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James Webber

Tocal's wine industry pioneer

James Webber established a vineyard at Tocal and was a pioneer of the wine industry in the Hunter Valley and New South Wales.

In 1832 James Webber was one of ten settlers in the Hunter Valley who were growing vines - he had three acres of them at Tocal. The other growers were William Ogilvie at Merton (three acres), George Wyndham at Dalwood and George Townshend at Trevallyn (two acres each). Five other growers had an acre each.

In May 1833 the New South Wales Magazine named James Webber as one of four pioneers of viticulture in the Colony of New South Wales. The other three were Sir John Jamison at Nepean, Macarthur at Camden and Shepherd at Sydney.

remains of Webbers vineyard

In March 1834 the Australian described James Webber's efforts as follows: "Mr Webbers grapery at the Hunter, the finest in that part of the Colony has produced an unusual crop of fine grapes this season of the Oporto description; this gentleman expects next season to produce no insignificant quantity of wine from his vineyard...".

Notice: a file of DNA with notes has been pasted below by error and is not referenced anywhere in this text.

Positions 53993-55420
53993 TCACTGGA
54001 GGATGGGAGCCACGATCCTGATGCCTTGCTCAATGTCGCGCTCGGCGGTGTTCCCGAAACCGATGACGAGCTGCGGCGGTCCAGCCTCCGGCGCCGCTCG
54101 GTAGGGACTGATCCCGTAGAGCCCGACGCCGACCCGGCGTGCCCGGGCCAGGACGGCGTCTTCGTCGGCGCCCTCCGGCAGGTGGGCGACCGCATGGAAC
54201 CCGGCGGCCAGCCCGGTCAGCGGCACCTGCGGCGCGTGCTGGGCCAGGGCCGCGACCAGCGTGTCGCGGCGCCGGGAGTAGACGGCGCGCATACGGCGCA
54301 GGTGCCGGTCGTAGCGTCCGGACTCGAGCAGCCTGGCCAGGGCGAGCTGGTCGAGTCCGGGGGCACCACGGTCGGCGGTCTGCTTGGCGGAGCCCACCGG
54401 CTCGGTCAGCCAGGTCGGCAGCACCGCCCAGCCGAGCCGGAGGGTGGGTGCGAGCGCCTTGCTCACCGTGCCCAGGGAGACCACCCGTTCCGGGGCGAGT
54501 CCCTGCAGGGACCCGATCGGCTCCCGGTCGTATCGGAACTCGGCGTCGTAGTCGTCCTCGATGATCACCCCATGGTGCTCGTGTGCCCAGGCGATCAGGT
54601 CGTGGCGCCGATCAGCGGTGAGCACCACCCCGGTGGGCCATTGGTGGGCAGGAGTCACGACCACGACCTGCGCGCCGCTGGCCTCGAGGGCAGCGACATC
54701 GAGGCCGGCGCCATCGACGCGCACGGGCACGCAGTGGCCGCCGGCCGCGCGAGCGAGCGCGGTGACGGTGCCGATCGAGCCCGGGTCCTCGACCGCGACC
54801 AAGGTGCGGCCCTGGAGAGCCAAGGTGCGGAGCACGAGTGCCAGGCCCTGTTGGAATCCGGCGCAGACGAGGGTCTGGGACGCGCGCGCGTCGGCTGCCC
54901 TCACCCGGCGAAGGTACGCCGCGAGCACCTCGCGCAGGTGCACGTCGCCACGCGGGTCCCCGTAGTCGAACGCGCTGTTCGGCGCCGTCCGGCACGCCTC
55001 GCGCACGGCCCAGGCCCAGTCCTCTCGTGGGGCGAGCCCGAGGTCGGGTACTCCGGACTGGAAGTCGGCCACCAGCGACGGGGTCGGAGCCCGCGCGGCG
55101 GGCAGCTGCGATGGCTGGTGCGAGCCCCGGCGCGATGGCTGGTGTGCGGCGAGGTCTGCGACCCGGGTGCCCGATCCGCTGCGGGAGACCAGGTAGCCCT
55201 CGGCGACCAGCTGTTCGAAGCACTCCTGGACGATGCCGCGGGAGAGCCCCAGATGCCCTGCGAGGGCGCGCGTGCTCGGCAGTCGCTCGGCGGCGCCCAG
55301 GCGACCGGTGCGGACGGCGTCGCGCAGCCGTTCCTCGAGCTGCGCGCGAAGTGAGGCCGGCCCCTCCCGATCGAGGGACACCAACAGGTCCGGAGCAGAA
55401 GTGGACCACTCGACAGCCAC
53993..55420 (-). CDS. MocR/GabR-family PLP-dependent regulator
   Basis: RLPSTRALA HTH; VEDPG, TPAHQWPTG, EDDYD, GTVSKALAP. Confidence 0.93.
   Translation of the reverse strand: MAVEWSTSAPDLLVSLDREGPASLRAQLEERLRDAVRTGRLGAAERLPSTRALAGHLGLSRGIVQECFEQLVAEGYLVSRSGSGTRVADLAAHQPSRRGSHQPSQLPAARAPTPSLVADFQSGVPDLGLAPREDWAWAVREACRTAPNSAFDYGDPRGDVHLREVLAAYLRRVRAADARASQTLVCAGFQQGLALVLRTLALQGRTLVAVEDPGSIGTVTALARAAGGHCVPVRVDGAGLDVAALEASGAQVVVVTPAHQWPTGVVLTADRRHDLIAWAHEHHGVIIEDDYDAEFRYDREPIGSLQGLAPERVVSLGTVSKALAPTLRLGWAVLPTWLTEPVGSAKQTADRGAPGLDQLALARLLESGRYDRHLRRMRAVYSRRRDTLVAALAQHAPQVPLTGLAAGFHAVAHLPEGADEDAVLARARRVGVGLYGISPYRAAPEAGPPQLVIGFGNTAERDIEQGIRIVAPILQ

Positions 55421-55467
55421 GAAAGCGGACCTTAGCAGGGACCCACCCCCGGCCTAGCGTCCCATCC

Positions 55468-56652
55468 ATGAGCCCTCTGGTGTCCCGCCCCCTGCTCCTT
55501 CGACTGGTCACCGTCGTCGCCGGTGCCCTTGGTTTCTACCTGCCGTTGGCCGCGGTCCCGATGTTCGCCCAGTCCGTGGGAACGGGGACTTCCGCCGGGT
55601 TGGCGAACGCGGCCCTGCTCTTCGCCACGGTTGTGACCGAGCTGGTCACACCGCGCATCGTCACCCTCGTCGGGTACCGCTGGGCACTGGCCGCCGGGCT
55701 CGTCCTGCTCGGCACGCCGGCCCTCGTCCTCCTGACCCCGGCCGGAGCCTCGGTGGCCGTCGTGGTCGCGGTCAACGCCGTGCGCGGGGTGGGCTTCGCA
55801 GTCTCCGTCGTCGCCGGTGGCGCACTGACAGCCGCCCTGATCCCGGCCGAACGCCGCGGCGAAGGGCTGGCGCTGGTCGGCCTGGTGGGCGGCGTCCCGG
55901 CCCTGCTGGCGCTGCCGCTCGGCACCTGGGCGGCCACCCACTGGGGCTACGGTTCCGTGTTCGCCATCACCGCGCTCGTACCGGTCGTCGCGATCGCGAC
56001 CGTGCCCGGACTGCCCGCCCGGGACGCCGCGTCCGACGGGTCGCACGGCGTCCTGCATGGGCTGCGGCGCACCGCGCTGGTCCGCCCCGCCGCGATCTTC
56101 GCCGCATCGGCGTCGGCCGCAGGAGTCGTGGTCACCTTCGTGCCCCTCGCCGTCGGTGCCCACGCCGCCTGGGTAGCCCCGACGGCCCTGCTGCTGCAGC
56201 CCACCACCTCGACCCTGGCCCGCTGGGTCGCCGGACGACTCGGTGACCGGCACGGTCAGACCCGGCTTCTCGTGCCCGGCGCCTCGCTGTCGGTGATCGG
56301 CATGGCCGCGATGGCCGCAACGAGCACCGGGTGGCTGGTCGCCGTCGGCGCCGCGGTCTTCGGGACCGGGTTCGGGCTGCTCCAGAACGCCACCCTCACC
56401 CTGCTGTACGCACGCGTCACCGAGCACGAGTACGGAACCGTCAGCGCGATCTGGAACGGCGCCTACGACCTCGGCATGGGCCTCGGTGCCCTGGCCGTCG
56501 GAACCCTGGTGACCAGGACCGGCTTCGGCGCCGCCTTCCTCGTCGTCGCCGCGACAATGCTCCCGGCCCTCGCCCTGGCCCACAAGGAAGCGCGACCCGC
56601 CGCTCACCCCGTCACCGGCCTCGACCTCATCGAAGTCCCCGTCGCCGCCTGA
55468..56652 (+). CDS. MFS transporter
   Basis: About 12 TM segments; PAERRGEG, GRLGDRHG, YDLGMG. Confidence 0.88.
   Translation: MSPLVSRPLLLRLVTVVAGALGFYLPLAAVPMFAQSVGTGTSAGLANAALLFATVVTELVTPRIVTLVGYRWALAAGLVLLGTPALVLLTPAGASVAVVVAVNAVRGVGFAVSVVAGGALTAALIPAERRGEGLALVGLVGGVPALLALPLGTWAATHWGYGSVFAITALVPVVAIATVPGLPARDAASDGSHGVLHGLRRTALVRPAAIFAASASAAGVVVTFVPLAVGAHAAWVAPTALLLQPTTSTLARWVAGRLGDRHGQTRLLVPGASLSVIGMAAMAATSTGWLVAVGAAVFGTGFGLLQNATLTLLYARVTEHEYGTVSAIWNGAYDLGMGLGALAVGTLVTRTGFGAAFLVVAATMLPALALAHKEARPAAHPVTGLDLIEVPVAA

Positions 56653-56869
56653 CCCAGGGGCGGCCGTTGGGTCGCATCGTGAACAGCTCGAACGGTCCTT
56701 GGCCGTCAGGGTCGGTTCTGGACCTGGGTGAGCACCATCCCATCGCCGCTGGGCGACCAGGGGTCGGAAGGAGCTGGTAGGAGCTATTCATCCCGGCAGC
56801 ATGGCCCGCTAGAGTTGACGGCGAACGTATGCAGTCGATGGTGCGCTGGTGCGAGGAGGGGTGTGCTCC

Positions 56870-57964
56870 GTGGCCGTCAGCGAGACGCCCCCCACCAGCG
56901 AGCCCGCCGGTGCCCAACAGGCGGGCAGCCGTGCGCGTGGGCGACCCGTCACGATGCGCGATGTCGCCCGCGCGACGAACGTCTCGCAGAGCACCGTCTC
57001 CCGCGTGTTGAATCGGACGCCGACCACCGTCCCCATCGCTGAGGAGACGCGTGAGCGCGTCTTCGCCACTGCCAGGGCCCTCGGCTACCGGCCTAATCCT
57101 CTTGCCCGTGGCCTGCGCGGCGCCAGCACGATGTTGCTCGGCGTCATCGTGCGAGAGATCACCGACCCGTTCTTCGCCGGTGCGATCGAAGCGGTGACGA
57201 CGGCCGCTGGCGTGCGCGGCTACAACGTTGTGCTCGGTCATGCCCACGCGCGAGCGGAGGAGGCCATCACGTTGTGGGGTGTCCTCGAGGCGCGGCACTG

On 29 May 1834 George Wyndham of Dalwood visited James Webber at Tocal. Six days later Wyndham recorded in his diary that he received Oporto and Govais cuttings from James Webber. Wyndham Estate at Dalwood is now one of Australia's leading wine producers.

Photo: the rows and trenches of James Webber's vineyard can be clearly seen at Tocal today.

(Sources for the above research can be found in Tocal History Notes, volume V, May 2001).